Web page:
They live in large family packs but are quite unusual amongst carnivorous groups in that the males stay within the pack they were born into and do not fight to become alpha male or pack leader. The females have litters of around 10 pups every year or so and look after them until they are a couple of years old before moving on to a new pack. Only the alpha female gets to breed and produce a litter. The group hierarchy is based on submission and they do not fight each other even when feeding. They do have an alpha male and an alpha female but the males and females both hunt and also stay to guard the pups.
They hunt mainly large herbivores such as impala, gazelles and wildebeest and they are very successful with a kill rate of around 80-90% which is three times that of a lion! They are very co-ordinated with different dogs taking on different roles during the hunt and kill but without being able to communicate verbally they work incredibly well as a team. These skills are truly impressive and it is not sure whether this is learned behaviour or instinctive.
They live in similar areas to other carnivores, in the open scrubland, deciduous woodland or typical savannah of Africa but they are so rare that is very unusual to spot one whilst on safari. They are most commonly found in Southern and Eastern Africa with a few remaining outposts in west and central Africa. The densest populations can be found in the Selous National Park in Tanzania, northern Botswana and eastern Namibia. They can also be found in the Serengeti and Ruaha areas of Tanzania, Hwange National Park in Zimbabwe and the Kruger National Park in South Africa with a handful in Mozambique, Kenya and Zambia.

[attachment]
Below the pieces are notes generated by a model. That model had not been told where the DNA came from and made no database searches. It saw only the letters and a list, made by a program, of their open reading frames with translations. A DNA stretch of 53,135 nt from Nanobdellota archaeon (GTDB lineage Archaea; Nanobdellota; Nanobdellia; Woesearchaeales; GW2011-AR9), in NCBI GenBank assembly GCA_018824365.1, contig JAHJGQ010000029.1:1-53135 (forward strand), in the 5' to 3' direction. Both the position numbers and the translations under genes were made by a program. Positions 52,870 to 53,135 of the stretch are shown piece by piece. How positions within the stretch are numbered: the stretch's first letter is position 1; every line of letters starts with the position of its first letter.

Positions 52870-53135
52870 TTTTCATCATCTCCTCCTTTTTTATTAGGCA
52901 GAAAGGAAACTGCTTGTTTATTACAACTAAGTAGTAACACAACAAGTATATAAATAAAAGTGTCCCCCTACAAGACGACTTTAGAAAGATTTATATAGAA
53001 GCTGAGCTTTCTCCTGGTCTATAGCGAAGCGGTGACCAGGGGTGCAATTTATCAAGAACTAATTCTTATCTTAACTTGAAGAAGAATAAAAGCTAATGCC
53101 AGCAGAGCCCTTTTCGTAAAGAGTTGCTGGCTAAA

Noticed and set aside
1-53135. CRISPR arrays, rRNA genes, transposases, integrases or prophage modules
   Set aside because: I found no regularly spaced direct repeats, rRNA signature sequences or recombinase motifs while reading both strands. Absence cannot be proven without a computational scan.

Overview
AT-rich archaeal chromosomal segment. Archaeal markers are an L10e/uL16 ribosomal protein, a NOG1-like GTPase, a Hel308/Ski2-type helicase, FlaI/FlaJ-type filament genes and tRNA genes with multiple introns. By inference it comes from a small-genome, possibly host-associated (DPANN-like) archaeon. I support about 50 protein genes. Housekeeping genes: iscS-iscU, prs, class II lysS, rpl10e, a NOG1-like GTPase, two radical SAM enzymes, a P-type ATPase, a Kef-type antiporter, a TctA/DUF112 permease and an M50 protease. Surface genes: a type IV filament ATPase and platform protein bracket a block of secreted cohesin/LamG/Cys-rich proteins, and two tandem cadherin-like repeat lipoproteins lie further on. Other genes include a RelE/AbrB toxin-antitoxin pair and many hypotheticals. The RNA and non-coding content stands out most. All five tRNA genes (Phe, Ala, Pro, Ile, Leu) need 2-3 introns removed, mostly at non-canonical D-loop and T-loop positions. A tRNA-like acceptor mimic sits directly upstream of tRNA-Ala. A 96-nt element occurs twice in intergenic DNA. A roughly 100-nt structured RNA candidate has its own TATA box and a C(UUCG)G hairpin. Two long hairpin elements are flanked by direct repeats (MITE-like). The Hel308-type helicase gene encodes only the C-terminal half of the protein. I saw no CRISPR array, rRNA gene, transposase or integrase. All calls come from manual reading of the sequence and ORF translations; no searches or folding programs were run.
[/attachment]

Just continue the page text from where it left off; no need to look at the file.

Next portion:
Their numbers have diminished over the years like many of the carnivores in Africa due to encroachment from humans. They need large areas to hunt in and human development and farming has reduced their space significantly. They have also been hunted by farmers to protect livestock. They also have to compete with other more powerful predators such as lions and hyenas who can attack them and will force them to move on to new hunting grounds. Nowadays they can only survive in the really large and isolated national parks that can provide enough protected space for them.